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Science Honours: How to search?

Your search strategy

Here are some steps to follow which will help you work out your search strategy:

1.  Consider putting your research question into a search framework, such as PICO

2.  From there, identify the 2-4 main concepts you need to search. (You won't need to use every element of the PICO. Often there is no C (Comparison) and the Outcome will come out of the results of your search).

3.  Brainstorm keywords and phrases as synonyms for each concept. (This will be an ongoing process as you learn more about your subject and do more reading). Remember to consider the following:

  • scientific terms as well as common terms
  • alternative spellings (US v UK)
  • culturally specific terms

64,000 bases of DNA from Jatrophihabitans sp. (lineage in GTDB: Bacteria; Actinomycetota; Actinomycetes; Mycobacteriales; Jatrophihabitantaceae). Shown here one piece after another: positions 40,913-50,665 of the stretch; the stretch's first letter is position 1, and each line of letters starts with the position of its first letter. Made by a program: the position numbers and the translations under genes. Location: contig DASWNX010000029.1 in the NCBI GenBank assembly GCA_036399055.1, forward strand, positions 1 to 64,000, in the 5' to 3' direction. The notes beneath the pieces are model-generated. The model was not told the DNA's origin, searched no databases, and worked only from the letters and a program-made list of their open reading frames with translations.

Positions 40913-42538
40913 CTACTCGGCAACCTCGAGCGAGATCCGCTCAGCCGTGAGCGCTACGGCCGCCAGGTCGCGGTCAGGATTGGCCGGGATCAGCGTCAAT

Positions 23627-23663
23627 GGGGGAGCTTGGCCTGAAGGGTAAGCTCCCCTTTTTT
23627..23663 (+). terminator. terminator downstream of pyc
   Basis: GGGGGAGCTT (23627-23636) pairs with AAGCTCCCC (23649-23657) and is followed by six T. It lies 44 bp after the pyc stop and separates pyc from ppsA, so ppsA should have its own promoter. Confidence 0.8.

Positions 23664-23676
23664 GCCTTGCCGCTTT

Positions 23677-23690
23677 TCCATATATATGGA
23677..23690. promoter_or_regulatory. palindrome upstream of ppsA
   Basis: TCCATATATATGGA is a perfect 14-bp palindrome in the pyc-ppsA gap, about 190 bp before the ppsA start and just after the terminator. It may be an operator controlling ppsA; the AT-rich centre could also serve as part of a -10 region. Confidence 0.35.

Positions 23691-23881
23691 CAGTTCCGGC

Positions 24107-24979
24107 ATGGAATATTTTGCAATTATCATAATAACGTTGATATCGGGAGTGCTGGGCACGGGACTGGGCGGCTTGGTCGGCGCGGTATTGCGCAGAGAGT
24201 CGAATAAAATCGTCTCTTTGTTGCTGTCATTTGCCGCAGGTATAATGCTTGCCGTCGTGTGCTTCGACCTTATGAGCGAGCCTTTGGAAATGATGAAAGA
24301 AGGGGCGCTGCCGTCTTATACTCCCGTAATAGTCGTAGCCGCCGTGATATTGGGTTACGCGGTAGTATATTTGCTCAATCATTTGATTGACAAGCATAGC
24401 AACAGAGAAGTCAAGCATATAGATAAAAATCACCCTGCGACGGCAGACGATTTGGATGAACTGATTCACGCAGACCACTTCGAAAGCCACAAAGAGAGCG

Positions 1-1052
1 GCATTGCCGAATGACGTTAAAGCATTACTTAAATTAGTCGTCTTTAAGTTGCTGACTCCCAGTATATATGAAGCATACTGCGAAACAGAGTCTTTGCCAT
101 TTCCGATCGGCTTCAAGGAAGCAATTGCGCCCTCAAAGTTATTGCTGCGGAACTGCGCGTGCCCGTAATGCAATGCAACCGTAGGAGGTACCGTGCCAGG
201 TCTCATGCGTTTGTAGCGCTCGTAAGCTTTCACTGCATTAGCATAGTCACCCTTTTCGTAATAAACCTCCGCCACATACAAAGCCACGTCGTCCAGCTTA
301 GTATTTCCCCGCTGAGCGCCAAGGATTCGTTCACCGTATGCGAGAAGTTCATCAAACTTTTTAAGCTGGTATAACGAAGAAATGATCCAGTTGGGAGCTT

• abbreviations, acronyms and plurals

4.  Consider phrase searching (usually " ") and truncation symbols (most often *) to make your searching more efficient. (Some databases use different symbols and there are other techniques. Check our Database Help guide for specific instructions).

5.  Once you've come up with as many specific terms as you can find, join them with boolean operators:

  • Taking one concept at a time, connect each term or phrase (synonym) with OR.
  • Then connect these now big groups representing each concept with the AND operator to see where all the concepts overlap.

6.  Now consider the limits of your search and apply them. This may include such refinements as date of publication, geographical area, language, type of study. Do your search first, and then limit the final set of results.

Using Thesaurus terms as well as keywords

Most databases in the sciences have a subject headings list or thesaurus attached. This is a way indexers assign standard labels to articles that are on similar topics. From your point of view, it can make searching much easier because if you miss a synonym for a particular concept, it should be covered by the subject label it has been assigned.

Best practice in searching encourages the use of both keyword searching and thesaurus searching as part of your search strategy.